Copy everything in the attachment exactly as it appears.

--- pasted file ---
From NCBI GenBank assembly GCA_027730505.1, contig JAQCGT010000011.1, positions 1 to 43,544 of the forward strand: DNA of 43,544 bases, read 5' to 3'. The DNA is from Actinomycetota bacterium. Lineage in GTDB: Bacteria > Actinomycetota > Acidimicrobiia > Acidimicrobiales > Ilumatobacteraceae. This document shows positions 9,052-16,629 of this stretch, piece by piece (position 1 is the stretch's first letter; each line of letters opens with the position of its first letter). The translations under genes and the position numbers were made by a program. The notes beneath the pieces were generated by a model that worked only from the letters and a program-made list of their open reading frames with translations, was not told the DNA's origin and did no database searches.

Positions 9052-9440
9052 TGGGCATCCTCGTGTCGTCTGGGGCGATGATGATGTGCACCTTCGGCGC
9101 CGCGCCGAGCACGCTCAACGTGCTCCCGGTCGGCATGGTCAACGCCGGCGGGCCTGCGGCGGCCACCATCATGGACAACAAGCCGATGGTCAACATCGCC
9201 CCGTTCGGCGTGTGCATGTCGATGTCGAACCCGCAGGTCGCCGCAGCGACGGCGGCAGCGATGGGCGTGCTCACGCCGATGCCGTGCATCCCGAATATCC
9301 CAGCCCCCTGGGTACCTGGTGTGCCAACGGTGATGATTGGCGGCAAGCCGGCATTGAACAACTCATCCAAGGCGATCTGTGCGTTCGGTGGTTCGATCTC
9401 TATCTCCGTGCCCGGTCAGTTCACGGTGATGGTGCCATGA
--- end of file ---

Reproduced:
From NCBI GenBank assembly GCA_027730505.1, contig JAQCGT010000011.1, positions 1 to 43,544 of the forward strand: DNA of 43,544 bases, read 5' to 3'. The DNA is from Actinomycetota bacterium. Lineage in GTDB: Bacteria > Actinomycetota > Acidimicrobiia > Acidimicrobiales > Ilumatobacteraceae. This document shows positions 9,052-16,629 of this stretch, piece by piece (position 1 is the stretch's first letter; each line of letters opens with the position of its first letter). The translations under genes and the position numbers were made by a program. The notes beneath the pieces were generated by a model that worked only from the letters and a program-made list of their open reading frames with translations, was not told the DNA's origin and did no database searches.

Positions 9052-9440
9052 TGGGCATCCTCGTGTCGTCTGGGGCGATGATGATGTGCACCTTCGGCGC
9101 CGCGCCGAGCACGCTCAACGTGCTCCCGGTCGGCATGGTCAACGCCGGCGGGCCTGCGGCGGCCACCATCATGGACAACAAGCCGATGGTCAACATCGCC
9201 CCGTTCGGCGTGTGCATGTCGATGTCGAACCCGCAGGTCGCCGCAGCGACGGCGGCAGCGATGGGCGTGCTCACGCCGATGCCGTGCATCCCGAATATCC
9301 CAGCCCCCTGGGTACCTGGTGTGCCAACGGTGATGATTGGCGGCAAGCCGGCATTGAACAACTCATCCAAGGCGATCTGTGCGTTCGGTGGTTCGATCTC
9401 TATCTCCGTGCCCGGTCAGTTCACGGTGATGGTGCCATGA